Starting next week, the Gardiner Police Department will call every weekday morning to check on the well-being of elderly residents or adults with disabilities who live alone and have signed up for a new program, Good Day Gardiner.

Police Chief James Toman said no specific incident led to him create the program, but he thought the department needed to do more to connect with the city’s elderly residents.

If the department is unable to reach somebody, it will contact a neighbor designated on the sign-up form to check on the individual, Toman said. If that can’t be done or if the contact is unsuccessful, the department will send an officer to the residence, he said.

“It’s just a way for us to interact with our seniors and those that live by themselves. They may not have friends or family that live by them to check on them, so we just want to bridge that gap,” Toman said.

He said he noticed the community interaction programs the department does are targeted largely at youth.

This program, which will begin Monday, is designed primarily for those living alone who are 65 or older or have some kind of physical disability, Toman said.

In 2010, 242 households in Gardiner, or 9.7 percent, were made up of someone 65 or older living alone, according to the U.S. Census. That’s slightly lower than the 11.3 percent in all of Maine.

People interested in the program can fill out a one-page form at City Hall, the Police Department or Gardiner Public Library or call the department at 582-5150 to get the form mailed, emailed or delivered to them.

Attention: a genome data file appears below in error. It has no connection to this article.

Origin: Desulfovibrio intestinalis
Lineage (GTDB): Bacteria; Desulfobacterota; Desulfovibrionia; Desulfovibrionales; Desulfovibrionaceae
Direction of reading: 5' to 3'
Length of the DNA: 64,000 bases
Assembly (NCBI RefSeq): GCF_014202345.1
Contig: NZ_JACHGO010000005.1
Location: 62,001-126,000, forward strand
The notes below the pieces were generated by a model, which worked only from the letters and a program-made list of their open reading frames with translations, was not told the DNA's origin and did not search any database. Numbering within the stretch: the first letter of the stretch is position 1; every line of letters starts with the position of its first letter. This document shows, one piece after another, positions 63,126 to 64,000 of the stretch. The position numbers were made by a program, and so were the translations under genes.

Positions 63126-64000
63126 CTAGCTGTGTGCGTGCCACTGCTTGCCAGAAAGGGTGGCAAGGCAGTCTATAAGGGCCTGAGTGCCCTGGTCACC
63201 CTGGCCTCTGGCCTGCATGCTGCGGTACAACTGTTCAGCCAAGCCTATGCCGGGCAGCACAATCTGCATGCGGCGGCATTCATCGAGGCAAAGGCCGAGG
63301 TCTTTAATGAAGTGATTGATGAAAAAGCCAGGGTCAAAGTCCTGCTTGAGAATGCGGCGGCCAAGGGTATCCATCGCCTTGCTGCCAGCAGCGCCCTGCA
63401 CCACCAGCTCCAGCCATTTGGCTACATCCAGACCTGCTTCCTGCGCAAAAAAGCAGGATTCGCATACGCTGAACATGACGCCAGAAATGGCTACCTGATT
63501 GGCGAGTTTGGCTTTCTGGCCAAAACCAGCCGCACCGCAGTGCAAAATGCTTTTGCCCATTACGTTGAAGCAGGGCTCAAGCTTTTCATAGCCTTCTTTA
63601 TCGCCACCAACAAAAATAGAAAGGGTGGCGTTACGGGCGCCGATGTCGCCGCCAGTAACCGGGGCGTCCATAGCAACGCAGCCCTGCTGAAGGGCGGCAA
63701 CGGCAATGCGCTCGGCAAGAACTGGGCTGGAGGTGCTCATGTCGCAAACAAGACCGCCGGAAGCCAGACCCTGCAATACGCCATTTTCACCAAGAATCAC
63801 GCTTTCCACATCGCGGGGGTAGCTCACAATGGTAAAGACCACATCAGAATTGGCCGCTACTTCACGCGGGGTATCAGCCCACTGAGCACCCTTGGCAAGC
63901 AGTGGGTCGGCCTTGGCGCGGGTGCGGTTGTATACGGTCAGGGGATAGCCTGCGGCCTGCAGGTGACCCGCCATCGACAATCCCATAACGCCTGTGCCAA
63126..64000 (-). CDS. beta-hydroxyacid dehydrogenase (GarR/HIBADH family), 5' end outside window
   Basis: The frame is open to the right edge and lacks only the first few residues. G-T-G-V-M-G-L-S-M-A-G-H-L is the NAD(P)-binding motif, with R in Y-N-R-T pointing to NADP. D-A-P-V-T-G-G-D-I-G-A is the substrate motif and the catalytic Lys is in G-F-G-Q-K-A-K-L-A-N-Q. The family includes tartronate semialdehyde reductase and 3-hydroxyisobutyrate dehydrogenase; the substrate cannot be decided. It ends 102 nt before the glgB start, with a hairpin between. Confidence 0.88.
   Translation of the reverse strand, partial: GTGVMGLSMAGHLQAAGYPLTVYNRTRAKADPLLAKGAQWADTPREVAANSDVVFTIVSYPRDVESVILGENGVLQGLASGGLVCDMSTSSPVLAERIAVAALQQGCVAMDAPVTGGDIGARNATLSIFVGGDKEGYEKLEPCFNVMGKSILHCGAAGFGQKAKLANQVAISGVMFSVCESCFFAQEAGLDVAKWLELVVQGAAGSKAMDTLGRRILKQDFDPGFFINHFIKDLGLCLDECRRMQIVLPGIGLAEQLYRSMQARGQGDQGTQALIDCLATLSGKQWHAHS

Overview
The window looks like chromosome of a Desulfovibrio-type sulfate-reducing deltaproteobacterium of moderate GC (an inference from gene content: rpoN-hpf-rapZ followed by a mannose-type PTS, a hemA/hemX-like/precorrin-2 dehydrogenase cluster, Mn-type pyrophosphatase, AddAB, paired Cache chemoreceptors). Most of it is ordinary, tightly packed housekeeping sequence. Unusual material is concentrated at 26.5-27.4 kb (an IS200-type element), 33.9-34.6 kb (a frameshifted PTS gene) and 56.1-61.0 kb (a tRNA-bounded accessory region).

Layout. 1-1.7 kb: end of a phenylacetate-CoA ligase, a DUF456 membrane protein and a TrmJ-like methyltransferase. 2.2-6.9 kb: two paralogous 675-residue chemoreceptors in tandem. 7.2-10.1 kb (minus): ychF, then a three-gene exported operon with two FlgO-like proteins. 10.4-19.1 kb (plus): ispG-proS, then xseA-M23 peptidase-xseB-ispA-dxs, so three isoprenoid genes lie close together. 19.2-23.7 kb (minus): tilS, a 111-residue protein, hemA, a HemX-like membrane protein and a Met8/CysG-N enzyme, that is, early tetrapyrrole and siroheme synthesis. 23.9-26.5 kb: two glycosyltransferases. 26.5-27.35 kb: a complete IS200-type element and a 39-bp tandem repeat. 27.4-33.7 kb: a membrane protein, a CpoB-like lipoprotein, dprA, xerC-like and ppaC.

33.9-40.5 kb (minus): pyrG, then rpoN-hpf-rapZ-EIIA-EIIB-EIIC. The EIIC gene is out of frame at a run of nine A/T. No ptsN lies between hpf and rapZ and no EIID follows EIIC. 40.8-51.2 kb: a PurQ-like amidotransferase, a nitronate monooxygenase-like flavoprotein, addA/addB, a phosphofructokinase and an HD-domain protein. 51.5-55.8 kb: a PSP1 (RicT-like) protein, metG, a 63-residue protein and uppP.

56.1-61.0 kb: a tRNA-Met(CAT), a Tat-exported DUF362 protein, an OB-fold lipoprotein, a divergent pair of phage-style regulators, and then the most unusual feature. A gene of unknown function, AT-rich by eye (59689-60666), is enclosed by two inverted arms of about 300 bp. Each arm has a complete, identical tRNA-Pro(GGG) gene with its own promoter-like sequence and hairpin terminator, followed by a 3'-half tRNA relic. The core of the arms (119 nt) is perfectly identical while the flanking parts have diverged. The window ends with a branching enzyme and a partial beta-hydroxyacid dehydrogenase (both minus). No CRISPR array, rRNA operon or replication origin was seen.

Toman said he’s heard of several law enforcement agencies in the state that have implemented similar programs to check on seniors. For instance, the Franklin County Sheriff’s Office started one in October. Its deputies make routine checks on participating elderly residents in the county. Most of the eight people participating as of Feb. 15 live alone.

The goal of the Franklin County program is to check on the safety of the residents and to make sure they’re not victims of scams, abuse or medication theft. In Gardiner, the program’s purpose is just to check on the well-being of the people participating, but Toman said it could develop into a more comprehensive program or lead to similar benefits.

If needed, the Police Department will help connect the residents with other resources, he said. He already has helped connect people who have trouble shoveling with a group of Gardiner High School football players who volunteered to shovel for others in the community, Toman said.

“It’s just us being part of the community,” he said.

Paul Koenig — 621-5663

[email protected]

Twitter: @paul_koenig


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